If one trope could define the full diversity of artistic endeavour in this Millenium period, it is the mash-up. For visual art, we have become used to collages of images, videos, fashion, and even material junk.  Ditto for sound objects and events.  In movies, Godfrey Reggio’s Koyaanisqatsi (1982) became a popular example, at least among college students. And now computer scientists are exploring mashups of programming languages, for instance, here. But not even architecture has escaped.  The increasingly widespread Bauhaus-influenced style seen in new office and apartment buildings in Europe and North America these last two decades is one of  life’s great pleasures of looking.

What distinguishes this architecture? The influence of Bauhaus and de Stijl ideas is evident in straight edges, flat roofs, vertical walls, and structures comprising rectangular prisms.  But these are not the single-box prisms of the International Style skyscrapers of 50 years ago.  Rather, each structure comprises multiple, intersecting prisms, expressing a multiplicity of interpenetrating shapes.  The result is that external walls are not flat or simply lying in a single vertical plane, but extruding or withdrawing into multiple vertical planes. The effect of this interleaving mash-up is most pleasing.

Second, external surfaces are no longer a single, uniform colour or material.   Typically, the different prisms, or the different interpenetrating vertical planes, will be made from different materials:  red-brick, white stone or concrete, grey aluminium sheets, etc.  Here, the mash-up of materials and colours is unlike most western domestic or office architecture of the past two centuries.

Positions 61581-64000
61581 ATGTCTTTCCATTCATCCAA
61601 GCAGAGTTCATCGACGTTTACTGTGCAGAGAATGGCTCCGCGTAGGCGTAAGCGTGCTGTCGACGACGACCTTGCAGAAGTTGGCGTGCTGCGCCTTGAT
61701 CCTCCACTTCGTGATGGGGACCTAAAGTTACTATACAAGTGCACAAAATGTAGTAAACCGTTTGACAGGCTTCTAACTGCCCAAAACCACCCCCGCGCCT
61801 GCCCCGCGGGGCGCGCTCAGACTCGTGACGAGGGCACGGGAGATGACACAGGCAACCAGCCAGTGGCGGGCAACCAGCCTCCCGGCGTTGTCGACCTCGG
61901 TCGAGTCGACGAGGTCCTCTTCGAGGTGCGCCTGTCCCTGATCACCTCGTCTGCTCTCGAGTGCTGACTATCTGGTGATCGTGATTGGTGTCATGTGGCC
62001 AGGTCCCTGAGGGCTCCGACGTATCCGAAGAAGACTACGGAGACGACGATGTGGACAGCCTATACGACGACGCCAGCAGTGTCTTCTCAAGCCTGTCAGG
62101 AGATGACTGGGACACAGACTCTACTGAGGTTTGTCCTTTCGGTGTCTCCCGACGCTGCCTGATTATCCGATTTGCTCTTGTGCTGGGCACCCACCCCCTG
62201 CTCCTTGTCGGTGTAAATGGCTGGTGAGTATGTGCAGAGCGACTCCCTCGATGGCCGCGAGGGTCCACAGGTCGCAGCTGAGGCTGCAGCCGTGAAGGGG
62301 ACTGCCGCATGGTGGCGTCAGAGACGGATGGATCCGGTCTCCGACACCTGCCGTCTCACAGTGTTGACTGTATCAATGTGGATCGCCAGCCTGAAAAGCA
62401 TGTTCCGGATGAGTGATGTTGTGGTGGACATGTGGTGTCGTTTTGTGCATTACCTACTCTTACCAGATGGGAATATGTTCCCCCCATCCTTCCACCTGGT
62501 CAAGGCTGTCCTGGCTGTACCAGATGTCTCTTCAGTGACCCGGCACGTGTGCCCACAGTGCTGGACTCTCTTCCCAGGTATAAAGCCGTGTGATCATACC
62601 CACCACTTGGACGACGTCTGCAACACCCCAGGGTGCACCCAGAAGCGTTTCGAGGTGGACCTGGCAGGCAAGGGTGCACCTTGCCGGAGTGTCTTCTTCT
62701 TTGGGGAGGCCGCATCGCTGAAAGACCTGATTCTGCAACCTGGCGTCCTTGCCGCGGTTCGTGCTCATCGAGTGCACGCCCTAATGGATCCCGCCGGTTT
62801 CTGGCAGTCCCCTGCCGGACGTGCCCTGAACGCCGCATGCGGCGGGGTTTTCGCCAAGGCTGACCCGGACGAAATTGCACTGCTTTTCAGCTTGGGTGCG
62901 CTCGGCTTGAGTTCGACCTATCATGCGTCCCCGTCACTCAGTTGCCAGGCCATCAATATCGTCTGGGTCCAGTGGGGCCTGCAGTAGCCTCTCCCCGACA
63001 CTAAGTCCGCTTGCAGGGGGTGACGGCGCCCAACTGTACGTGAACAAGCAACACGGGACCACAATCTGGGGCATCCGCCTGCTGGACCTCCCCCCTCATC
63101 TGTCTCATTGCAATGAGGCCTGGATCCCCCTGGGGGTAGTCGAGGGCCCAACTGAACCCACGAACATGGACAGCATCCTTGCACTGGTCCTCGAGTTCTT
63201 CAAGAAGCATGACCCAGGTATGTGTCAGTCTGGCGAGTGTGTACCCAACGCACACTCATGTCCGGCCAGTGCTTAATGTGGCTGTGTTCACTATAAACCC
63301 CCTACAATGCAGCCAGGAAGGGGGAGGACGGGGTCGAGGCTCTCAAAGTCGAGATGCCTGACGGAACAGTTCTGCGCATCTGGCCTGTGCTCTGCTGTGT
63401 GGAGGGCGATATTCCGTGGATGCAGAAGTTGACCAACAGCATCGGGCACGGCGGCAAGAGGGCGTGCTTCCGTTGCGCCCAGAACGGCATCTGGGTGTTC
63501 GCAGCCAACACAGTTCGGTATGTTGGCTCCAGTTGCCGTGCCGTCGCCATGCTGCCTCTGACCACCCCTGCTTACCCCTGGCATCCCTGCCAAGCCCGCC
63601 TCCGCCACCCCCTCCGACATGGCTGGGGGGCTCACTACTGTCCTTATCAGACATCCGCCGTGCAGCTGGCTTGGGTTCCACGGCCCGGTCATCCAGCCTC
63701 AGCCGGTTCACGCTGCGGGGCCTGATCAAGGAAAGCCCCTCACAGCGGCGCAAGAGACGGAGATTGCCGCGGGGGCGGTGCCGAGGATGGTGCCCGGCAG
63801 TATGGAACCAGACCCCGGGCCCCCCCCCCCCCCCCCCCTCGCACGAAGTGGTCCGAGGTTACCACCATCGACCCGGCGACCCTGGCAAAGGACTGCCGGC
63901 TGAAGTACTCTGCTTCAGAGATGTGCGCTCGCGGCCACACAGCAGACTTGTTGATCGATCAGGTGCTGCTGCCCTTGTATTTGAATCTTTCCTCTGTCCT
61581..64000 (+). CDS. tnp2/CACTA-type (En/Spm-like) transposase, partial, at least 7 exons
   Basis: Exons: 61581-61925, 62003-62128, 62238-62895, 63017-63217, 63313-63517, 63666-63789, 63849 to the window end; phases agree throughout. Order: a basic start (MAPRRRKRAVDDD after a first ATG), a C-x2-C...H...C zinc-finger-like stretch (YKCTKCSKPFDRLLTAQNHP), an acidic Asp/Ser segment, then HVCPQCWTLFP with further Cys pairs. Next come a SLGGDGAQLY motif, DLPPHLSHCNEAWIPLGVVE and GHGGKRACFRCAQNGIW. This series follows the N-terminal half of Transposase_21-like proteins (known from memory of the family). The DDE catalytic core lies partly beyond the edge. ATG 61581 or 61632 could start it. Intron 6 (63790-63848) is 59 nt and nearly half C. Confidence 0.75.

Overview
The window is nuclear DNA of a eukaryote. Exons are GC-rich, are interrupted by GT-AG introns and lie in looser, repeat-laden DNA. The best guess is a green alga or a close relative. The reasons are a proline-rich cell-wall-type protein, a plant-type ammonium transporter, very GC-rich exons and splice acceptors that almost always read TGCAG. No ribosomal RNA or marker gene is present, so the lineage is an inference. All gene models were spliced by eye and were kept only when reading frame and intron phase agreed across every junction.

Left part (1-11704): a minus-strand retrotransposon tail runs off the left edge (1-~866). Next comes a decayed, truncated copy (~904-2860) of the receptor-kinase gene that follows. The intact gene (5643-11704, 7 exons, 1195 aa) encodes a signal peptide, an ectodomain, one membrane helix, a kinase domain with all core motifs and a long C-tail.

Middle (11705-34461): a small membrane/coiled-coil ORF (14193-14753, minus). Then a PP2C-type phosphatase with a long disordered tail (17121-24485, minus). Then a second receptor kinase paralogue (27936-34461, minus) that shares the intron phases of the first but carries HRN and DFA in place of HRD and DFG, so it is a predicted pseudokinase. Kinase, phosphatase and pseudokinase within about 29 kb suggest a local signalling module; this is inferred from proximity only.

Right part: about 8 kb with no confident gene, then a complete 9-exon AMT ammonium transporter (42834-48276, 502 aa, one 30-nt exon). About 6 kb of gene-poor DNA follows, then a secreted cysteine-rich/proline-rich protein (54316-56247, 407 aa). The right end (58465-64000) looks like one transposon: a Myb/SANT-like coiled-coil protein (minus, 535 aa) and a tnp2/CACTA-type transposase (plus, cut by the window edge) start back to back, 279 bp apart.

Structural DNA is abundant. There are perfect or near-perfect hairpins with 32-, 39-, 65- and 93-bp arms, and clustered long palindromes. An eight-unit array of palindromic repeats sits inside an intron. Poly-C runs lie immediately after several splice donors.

Here are some examples.  First is the red-brick apartment building across the street in this photo, in Madison, Wisconsin (Source: via The Dish).  Notice how the external walls do not all lie in the same vertical plane, and note the use of different coloured and perhaps even types of surfaces – red-brick, light-coloured brick, and grey slate.   There is a white trim.

Madison-Wisconsi-Dish-2014-08-24

And here is the Jaclyn Building, in Sofia Bulgaria (Architects:  Aedes Studio), again with red brick, grey and white surfaces, but this time less balanced vertically.

Jaclyn Building - Sofia Bulgaria - Aedes Studio

And here is an apartment building, The Reach, in Leeds Street, Liverpool, UK, with all the familiar elements along with a curved corner.  The only thing lacking from this building is a single tree in green leaf right up against it, to give the image a textured asymmetry of colour and line.

TheReach-LeedsStreet-Liverpool




London Life

Some of the crowd waiting to see Yemeni-American video stars Adam Saleh and Sheikh Akbar (aka TruestoryASA) in Hyde Park London on Sunday 3 August 2014.  The stars were rescued by police.  Report here.

 

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London life

Blackshaw Theatre’s New Writing Nights (HT: MB):

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The Beats: Australian responses

Hughes Robert 1959

An excerpt from a 1959 Australian Broadcasting Commission TV programme on the Beats, featuring interviews with Sydney University students, Clive James and Robert Hughes (pictured, image from ABC).